As mentioned, LAs can reach organelles such as mitochondria, which play a vital role in cell metabolism, then lead to cell death [43]. These drugs selectively decrease pro-inflammatory cytokines such as TNF-α (Tumor Necrosis Factor- α) and increase anti-inflammatory cytokines [44]. After both type of cell death, necrosis or apoptosis, necrosis can occur [38]. The increase in cell death is more related to cell necrosis rather than cell apoptosis [45].

Preoperatively, LAs can be used both alone and in combination with other pharmaceuticals to reduce pain and narcotic character [21].

A group of these pharmaceuticals are steroids such as methylprednisolone and triamcinolone which are commonly used with anesthetics in some procedures to reduce pain associated with inflammation by their anti-inflammatory effects [44]. However, it has been shown the methylprednisolone has an additive toxicity with lidocaine and caution is warranted. Also, combination of triamcinolone and bupivacaine caused an intrinsic loss of chondrocyte viability but did not show a synergistic chondrocidal effects [46-48].

In addition of steroid agents, there is another substance, magnesium sulfate, which can increase analgesic character and also decrease toxicity of local anesthetics, if not combination of ropivacaine and magnesium sulphate [47]. It has been shown adding magnesium to LA decreases its toxicity on articular chondrocyte.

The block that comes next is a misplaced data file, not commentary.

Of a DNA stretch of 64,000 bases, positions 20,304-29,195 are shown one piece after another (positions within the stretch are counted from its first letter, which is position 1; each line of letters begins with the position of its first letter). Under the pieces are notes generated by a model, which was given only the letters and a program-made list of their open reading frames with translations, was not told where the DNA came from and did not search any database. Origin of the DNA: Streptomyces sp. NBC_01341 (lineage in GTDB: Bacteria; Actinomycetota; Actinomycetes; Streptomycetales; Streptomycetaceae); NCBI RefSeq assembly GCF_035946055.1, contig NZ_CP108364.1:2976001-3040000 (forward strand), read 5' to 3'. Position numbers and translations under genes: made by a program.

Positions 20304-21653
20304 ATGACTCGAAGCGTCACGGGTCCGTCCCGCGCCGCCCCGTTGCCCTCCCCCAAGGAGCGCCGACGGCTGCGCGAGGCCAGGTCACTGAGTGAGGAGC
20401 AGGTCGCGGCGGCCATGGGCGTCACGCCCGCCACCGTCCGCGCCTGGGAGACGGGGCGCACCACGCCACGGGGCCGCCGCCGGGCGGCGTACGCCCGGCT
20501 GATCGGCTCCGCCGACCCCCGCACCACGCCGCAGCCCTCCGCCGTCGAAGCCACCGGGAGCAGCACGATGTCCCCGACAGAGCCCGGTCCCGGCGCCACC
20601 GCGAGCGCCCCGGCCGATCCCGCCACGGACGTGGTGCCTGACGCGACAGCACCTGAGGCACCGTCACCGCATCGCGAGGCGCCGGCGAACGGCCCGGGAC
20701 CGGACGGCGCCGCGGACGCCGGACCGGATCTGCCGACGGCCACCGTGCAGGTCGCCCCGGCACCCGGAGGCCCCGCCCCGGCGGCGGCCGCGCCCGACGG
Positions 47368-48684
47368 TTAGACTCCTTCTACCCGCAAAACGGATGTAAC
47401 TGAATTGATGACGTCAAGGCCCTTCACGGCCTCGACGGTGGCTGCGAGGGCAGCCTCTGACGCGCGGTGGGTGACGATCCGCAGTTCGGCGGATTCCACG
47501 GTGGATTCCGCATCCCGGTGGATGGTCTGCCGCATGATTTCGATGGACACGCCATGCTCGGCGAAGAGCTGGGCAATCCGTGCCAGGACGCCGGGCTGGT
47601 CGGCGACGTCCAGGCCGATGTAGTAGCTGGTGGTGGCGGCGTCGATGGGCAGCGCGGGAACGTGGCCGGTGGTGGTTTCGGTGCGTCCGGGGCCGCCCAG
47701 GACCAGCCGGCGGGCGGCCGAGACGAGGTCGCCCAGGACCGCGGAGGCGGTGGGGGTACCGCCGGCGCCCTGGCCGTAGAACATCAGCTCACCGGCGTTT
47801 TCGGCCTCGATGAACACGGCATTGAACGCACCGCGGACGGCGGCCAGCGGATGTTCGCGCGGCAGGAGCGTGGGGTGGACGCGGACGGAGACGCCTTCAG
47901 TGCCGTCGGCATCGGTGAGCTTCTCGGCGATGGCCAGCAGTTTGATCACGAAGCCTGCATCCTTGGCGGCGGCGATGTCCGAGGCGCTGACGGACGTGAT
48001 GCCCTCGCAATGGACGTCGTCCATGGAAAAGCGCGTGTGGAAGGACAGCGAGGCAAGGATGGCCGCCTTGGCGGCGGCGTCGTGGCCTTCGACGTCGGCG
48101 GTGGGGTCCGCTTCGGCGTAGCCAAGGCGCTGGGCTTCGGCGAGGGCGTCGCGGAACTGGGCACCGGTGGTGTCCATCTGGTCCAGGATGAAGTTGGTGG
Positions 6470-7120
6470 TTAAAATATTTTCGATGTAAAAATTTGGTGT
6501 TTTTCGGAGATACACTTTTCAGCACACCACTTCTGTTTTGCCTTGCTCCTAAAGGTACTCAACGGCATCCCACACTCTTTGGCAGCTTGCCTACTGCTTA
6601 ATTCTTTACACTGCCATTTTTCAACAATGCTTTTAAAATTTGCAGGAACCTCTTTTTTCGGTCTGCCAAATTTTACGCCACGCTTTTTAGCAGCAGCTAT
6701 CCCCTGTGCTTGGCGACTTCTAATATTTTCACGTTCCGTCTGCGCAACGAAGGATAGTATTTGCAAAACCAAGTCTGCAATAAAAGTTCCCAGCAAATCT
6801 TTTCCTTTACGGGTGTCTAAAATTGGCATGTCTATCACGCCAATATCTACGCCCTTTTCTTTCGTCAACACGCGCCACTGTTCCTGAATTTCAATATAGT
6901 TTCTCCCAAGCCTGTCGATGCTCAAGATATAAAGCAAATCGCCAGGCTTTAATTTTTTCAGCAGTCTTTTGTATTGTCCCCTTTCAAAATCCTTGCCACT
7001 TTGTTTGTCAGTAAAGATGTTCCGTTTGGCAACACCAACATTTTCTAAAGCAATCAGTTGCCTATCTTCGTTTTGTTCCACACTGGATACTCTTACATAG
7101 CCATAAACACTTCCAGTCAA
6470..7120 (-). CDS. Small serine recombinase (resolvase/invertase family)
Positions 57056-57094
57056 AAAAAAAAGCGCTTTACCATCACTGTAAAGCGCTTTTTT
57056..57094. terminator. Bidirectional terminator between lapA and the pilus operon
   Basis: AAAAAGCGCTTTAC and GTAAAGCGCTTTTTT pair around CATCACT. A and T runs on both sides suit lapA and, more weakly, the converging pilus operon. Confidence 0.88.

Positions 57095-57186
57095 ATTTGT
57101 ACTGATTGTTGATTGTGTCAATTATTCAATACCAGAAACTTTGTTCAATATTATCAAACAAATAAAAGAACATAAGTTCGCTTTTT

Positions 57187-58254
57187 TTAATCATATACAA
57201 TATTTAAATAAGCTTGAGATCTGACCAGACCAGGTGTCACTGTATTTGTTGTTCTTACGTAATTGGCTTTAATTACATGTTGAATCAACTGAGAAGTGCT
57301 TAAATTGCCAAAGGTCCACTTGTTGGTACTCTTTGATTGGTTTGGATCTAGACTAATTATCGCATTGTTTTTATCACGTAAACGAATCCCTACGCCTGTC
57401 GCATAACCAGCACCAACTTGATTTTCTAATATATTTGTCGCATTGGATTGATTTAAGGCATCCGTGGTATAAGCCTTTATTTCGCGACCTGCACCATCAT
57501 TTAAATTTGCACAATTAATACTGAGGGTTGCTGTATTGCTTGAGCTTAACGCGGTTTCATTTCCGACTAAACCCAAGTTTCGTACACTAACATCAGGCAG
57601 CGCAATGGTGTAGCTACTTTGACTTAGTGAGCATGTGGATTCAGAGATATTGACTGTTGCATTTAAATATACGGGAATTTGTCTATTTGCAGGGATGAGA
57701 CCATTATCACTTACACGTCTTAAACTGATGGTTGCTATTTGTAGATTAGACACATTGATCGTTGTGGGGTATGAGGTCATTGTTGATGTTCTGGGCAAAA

It seems location and manner of anesthetics injection have influence on potency of their effects. Maybe peri-capsular incisional injections reduce the adverse effects of LAs on articular cartilage [49]. Another limitation of a study is the lack of a demonstration and identification of the absorption of anesthetics into joint tissues (i.e. articular cartilage)

At last, it is important to consider that almost all of local anesthetics are dose- and time-dependent [36, 50, 51].

Part 2: Local anesthesia and stem cells Mepivacaine

This drug is a category of amide-type-local anesthesia’s which block pain receptors and reduce sense of pain like other members of the group. The survival rate of MSCs exposed to mepivacaine greatly depends on the concentration. Studies were designed in vitro and in the one-dimensional medium to examine the effect of mepivacaine on these cells. In these studies, the MSCs were first exposed to mepivacaine for 120 minutes. Then after 24 hours, its effects on the cells were analyzed. These studies indicated that exposure to concentrations up to 1% of mepivacaine have significant effects on MSCs [21, 52]. In other hand, a study indicated that mepivacaine does not have effect significantly on viability and or proliferation of stem cell. However, in most studies mepivacaine has the toxic effect on stem cells among local anesthesia [53].